Pubdate: Thur, 18 Mar 1999
Source: Dayton Daily News (OH)


WASHINGTON - The active ingredients in marijuana can help fight pain and
nausea and thus deserve to be tested in scientific trials, an advisory panel
to the federal government said Wednesday in a report sure to reignite the
debate over whether marijuana is a helpful or harmful drug.

The Institute of Medicine also said there was no conclusive evidence that
marijuana use leads to harder drugs.

In the past few years, voters in Alaska, Arizona, California, Nevada, Oregon
and Washington have approved measures in support of medical marijuana, even
though critics say such measures send the wrong message to kids.

Congress has taken a hard line on the issue, with the House last fall
adopting by 310-93 vote a resolution that said marijuana was a dangerous and
addictive drug and should not be legalized for medical use.

Asked to examine the issue by the White House drug policy office, the
institute said that because the chemicals in marijuana ease anxiety,
stimulate the appetite, ease pain and reduce nausea and vomiting, they can
be helpful for people undergoing chemotherapy and people with AIDS. The
institute, an affiliate of the National Academy of Sciences, provides the
federal government with independent scientific advice. It is paid by the
organizations requesting its advice, in this case the drug-policy office.

But the panel warned that smoking marijuana can cause respiratory disease
and called for the development of standardized forms of the drugs, called
cannabinoids, that can be taken, for example, by inhaler.

"Marijuana has potential as medicine, but it is undermined by the fact that
patients must inhale harmful smoke," said Stanley Watson of the Mental
Health Research Institute at the University of Michigan, one of the study's
principal investigators.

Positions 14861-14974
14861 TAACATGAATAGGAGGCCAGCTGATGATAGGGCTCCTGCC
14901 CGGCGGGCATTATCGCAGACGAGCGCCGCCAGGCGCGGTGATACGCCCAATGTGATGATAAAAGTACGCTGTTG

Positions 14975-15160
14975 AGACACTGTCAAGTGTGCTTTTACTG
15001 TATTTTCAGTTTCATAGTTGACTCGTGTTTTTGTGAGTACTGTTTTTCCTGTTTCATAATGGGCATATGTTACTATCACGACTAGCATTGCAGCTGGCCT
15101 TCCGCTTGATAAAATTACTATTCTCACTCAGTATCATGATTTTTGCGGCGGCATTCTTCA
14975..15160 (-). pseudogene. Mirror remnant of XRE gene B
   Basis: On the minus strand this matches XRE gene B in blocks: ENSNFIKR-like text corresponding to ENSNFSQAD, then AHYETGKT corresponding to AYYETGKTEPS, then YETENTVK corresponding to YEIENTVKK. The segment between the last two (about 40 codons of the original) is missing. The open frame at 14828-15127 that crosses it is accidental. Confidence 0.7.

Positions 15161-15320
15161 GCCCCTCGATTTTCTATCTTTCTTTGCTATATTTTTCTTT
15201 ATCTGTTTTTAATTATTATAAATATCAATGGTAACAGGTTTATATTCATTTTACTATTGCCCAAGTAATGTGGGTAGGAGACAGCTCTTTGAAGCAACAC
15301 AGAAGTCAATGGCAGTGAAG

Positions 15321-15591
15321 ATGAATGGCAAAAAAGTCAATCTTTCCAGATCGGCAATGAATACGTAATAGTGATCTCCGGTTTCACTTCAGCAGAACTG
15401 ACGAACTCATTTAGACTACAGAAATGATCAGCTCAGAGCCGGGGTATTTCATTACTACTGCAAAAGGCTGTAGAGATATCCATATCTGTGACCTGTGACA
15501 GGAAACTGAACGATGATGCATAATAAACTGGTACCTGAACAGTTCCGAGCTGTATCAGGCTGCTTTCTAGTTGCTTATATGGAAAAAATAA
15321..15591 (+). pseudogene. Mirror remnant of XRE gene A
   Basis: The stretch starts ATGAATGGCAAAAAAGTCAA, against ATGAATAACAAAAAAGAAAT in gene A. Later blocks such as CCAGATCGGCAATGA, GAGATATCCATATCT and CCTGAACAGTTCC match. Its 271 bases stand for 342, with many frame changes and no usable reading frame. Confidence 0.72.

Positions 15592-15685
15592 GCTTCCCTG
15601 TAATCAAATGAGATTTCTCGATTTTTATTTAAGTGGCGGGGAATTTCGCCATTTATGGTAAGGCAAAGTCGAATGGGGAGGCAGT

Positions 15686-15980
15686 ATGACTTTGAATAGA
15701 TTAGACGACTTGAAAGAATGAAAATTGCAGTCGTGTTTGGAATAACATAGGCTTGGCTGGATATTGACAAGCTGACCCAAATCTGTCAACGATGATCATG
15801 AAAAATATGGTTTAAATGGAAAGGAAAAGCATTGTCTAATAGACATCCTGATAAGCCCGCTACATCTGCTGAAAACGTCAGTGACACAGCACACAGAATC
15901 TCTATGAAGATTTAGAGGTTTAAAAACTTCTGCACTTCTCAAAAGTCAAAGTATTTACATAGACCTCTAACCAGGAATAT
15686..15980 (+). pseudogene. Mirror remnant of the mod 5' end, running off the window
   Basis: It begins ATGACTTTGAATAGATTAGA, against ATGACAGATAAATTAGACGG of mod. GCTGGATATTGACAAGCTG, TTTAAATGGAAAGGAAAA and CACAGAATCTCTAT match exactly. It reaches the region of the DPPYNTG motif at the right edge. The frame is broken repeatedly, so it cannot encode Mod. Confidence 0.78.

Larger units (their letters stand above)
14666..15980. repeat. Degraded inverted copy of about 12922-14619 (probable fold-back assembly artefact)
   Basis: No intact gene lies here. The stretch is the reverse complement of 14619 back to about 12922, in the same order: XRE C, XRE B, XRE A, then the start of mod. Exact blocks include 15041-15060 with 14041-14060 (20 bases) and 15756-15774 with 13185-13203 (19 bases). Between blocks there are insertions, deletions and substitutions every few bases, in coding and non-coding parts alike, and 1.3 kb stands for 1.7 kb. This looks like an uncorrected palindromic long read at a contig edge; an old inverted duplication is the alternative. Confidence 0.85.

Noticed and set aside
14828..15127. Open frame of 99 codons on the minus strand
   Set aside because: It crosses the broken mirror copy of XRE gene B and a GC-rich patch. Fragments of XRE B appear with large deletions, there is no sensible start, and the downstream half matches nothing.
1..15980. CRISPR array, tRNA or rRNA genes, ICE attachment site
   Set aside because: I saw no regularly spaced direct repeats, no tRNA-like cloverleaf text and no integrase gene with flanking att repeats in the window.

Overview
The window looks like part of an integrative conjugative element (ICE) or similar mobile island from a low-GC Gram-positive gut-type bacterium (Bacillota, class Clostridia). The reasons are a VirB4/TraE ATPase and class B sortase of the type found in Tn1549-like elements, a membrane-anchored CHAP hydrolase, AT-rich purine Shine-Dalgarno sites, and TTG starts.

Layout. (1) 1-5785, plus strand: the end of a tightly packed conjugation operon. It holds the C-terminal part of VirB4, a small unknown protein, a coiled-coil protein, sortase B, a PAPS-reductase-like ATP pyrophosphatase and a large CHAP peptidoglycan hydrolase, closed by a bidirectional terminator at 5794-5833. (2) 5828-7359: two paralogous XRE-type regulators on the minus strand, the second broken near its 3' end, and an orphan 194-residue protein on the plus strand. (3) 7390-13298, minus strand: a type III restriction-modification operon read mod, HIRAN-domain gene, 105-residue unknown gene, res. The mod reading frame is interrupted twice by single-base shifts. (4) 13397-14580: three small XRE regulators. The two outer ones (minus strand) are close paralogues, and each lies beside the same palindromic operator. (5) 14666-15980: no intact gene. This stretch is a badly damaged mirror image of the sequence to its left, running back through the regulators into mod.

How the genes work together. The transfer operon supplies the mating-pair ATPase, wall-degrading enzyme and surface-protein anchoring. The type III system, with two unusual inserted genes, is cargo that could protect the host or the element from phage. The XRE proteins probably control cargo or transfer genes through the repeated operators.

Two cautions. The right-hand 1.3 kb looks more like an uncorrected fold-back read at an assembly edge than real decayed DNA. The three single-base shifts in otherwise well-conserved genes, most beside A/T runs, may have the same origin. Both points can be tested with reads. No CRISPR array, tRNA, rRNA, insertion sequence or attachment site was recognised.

Even so, the panel said, there may be cases where patients could in the
meantime get relief from smoked marijuana, especially since it might take
years to develop an inhaler.

The White House Office of National Drug Control Policy said it would
carefully study the recommendations.


Pot as medicine

A summary of findings from recent studies of the medical use of marijuana:

* PAIN RELIEF: Three studies on cancer pain have shown that THC, an active
component of pot, is as effective as codeine in reducing pain.

* NAUSEA AND VOMITING: Marijuana components can reduce the nausea and
vomiting associated with chemotherapy, but clinical trials show they are not
as effective as newly introduced anti-nausea drugs.

* AIDS PATIENTS: Marijuana is a promising treatment for wasting because it
helps control nausea, appetite loss, pain and anxiety.

* MULTIPLE SCLEROSIS: THC might help patients with multiple sclerosis, who
can suffer from intense and lengthy muscle spasms.

* EPILEPSY: Despite anecdotal reports that marijuana controls epileptic
seizures, there is little evidence to support this.

* ALZHEIMER'S DISEASE: One study showed THC improved appetite and reduced
disturbed behavior in patients, suggesting more studies should be done.

* GLAUCOMA: Both marijuana and THC reduce the eyeball pressure that
increases risk of glaucoma and blindness, but the effect lasts only a few
hours and requires high doses. Other treatments, including topical drugs and
surgery, are more effective.

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